The minute the nurse looked at my leg I knew something was wrong. I knew because she said “Something’s wrong”.
“The stitch is too tight, there’s still a little bit in there.”
“Uhhh...In where?!” I said, sitting upright in shock. (I know, I can’t believe I said that either. Who writes my lines?!)
“In your leg.” She said cheerfully. “Under the skin.”
She held up the thread she had managed to scoop out and waved it about near my face. “I got this bit out though.” She smiled at me. “You’ll be fine. Just you try to pick it out yourself in a few days.”
I felt the blood drain from my face and lay back down against the sterile, uncomfortable examination couch.
“Please can you try one more time?” I asked her, once I stopped feeling like I was going to vomit. I’m not as squeamish as some, but stitches really do make me feel a little queasy. It’s the fact that my skin was basically sewn back together with a needle and thread that gets me. *shivers*
She went to get the doctor to have a look, leaving the door open as she left.
‘Thank God I’m not getting a smear test’, I thought as I struggled to pull my top down over my bare legs in an attempt to hide my polka dot Snoopy pants (don’t, just don't.) from patients in the waiting room who were peering in.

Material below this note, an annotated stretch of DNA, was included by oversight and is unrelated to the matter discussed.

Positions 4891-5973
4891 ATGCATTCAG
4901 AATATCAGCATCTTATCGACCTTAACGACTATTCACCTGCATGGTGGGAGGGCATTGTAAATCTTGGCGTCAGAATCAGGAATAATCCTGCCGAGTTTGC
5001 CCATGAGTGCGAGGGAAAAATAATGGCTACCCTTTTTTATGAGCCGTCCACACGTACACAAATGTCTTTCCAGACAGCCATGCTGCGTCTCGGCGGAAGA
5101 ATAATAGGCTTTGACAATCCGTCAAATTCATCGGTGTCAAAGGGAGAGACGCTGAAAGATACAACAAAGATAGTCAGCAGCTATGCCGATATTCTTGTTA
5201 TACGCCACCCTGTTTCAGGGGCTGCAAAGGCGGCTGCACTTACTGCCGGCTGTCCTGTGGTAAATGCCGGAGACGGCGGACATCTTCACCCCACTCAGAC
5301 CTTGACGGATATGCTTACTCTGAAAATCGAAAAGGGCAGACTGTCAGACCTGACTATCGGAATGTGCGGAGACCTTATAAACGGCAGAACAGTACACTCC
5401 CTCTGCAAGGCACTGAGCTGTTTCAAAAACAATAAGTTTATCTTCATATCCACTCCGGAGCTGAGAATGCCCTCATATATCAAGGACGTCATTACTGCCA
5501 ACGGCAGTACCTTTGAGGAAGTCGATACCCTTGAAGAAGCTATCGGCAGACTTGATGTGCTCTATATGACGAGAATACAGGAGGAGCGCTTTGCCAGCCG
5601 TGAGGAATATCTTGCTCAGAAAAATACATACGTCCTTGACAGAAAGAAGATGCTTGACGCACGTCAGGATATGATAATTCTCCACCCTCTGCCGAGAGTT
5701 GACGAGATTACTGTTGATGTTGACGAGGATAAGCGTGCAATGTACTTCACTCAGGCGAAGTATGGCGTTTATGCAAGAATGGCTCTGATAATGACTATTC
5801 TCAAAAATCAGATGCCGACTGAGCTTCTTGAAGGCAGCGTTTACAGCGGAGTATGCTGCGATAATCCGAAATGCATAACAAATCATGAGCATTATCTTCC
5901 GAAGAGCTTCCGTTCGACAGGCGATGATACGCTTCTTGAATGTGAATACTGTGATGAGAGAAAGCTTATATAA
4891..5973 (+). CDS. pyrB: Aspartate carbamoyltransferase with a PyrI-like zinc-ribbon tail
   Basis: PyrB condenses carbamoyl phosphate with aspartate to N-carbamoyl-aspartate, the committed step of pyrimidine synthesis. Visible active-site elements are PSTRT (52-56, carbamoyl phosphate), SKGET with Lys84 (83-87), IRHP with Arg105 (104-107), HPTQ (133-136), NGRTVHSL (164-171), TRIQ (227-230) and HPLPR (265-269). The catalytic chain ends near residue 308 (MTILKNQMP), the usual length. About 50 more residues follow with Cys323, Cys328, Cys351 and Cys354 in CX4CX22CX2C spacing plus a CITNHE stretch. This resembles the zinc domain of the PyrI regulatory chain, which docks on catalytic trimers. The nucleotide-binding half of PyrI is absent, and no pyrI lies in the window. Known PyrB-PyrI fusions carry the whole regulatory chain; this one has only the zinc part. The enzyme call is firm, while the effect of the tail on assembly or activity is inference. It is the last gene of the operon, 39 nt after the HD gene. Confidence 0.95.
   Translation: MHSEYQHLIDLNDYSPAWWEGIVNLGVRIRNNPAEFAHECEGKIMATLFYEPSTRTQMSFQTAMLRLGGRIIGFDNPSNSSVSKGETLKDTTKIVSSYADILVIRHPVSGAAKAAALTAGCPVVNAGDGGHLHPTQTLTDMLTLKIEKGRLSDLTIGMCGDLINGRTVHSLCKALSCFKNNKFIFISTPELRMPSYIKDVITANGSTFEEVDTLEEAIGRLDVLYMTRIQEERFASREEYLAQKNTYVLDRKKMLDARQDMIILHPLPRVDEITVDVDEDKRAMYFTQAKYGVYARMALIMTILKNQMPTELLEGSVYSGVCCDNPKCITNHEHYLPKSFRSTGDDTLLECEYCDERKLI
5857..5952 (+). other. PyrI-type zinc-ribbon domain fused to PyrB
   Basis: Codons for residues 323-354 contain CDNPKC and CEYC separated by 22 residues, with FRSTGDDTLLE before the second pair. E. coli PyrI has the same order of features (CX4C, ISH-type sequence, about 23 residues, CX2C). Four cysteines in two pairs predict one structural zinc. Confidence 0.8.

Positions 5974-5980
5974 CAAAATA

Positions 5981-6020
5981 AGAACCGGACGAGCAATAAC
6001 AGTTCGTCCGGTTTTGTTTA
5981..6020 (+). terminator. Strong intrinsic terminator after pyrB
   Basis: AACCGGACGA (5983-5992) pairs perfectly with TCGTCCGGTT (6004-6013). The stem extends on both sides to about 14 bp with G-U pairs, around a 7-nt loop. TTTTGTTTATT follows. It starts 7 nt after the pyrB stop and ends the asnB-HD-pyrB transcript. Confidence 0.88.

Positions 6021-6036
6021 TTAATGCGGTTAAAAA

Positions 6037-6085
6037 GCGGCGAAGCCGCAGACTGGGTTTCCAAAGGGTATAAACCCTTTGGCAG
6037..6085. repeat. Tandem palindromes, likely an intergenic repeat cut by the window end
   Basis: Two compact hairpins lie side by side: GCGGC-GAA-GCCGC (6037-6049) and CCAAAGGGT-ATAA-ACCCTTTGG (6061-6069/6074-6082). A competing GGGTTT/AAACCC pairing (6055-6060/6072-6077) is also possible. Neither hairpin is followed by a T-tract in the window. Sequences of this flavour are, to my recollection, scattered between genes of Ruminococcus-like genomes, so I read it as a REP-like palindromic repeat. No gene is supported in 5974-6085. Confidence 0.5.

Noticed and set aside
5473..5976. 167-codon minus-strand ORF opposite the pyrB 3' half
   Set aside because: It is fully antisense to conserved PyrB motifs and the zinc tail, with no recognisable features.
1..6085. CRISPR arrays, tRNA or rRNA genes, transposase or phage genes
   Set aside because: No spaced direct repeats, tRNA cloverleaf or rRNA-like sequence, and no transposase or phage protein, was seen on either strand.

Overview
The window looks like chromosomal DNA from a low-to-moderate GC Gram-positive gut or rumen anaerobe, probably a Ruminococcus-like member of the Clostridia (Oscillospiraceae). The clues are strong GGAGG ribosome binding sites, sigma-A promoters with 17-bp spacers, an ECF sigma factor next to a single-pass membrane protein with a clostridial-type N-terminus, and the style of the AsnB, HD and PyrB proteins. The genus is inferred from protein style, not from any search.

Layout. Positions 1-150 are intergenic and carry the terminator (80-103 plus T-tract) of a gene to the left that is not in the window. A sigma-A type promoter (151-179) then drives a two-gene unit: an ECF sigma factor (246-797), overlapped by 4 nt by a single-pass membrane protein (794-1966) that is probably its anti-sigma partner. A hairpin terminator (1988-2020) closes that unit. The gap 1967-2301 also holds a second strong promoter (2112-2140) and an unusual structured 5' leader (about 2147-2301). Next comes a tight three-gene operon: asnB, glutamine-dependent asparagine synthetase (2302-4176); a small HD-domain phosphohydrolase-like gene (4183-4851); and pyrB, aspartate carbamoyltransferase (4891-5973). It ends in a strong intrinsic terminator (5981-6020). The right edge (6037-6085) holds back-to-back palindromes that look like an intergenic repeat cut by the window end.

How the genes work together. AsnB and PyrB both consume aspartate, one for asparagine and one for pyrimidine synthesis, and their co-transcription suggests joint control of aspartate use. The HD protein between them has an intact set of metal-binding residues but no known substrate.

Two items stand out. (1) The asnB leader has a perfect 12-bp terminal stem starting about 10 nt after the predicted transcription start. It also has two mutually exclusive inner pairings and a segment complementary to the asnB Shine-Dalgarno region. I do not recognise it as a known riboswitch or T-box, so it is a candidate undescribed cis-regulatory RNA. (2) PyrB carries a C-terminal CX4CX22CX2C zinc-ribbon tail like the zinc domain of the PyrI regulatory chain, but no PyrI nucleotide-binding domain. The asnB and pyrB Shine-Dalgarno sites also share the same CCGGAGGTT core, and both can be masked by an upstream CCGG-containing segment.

The nurse came back, followed by a young, male doctor.
Ah just my luck, I thought as I realised my hairy legs could rival that of a scruffy dog. My knees had beards.
The doctor took a look at the little piece of blue thread still under my skin and poked around trying to cut it out. I couldn’t look. Instead I looked at the posters on the walls about head lice and diabetes that were ten years out of date, the bathroom scales on the floor next to the desk… ‘I wonder how much I weigh’. I looked at the nurse’s blue eyes. I looked at the window in the door (how sensible is it to put a window in a doctor’s office?) and then I looked at the doctor’s name badge.
‘Hahaha’, the Gods were rolling around laughing. ‘We got you again!’
The sound of blood rushing in my ears overwhelmed me as I realised I went to school with this doctor.
‘Please God, if you make him not recognise me I’ll give all my money to the poor.’ I bargained.
But God doesn’t bargain with strangers I suppose.
The doctor began to explain that he was not able to get at the little piece of leftover stitch embedded in my skin and so I was just going to have to wait until it ‘grows out’ (vulgar expression – his words not mine) before then picking it myself.
And, as his eyes met mine, his entire face and neck turned mottled pink, quite like a lobster actually, and I felt myself cringe back into the couch and avoided his gaze. He recognised me.
Pulling up my jeans, I thanked the nurse and muttered a goodbye to the doctor, rushing out of the room as quickly as possible.
I suppose it’s my own fault for not taking the time to shave my legs and spray on some fake tan. But really, am I destined to always be 'humiliation' personified?
And now I sit with a blue thread embedded in my leg, wondering when it will ‘grow out’, wondering which charity I can give my money to in order to make God have mercy on me. Surely I am due some humiliation-free outings?
Ah go on, God.